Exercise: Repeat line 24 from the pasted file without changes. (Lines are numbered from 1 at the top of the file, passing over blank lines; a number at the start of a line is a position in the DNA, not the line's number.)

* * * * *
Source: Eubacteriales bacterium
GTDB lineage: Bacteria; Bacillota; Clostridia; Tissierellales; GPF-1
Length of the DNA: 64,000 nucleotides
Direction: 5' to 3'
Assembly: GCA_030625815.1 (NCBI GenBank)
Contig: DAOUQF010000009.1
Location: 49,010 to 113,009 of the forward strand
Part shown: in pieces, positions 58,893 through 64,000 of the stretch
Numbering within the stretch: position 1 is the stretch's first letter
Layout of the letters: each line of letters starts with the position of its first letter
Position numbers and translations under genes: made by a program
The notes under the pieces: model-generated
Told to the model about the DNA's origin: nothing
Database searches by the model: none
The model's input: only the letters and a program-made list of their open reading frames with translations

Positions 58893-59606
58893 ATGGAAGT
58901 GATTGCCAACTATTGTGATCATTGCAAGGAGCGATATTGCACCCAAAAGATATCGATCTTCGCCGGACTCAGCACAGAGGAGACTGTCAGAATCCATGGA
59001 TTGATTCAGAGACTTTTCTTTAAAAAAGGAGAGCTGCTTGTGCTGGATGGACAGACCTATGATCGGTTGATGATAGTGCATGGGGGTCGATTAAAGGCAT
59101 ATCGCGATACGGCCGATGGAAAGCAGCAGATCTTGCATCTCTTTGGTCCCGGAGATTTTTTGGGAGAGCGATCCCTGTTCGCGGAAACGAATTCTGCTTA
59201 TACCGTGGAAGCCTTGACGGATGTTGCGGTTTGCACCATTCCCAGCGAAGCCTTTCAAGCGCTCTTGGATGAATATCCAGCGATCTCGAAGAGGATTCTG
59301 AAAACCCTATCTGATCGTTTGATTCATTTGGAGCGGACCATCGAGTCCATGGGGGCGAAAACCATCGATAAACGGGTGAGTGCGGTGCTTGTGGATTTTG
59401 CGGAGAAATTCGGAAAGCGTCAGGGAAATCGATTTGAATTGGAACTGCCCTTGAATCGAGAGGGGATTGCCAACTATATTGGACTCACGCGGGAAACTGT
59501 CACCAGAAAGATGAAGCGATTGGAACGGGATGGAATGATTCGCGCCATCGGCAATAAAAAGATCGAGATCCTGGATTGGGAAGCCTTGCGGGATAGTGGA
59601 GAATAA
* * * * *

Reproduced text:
59501 CACCAGAAAGATGAAGCGATTGGAACGGGATGGAATGATTCGCGCCATCGGCAATAAAAAGATCGAGATCCTGGATTGGGAAGCCTTGCGGGATAGTGGA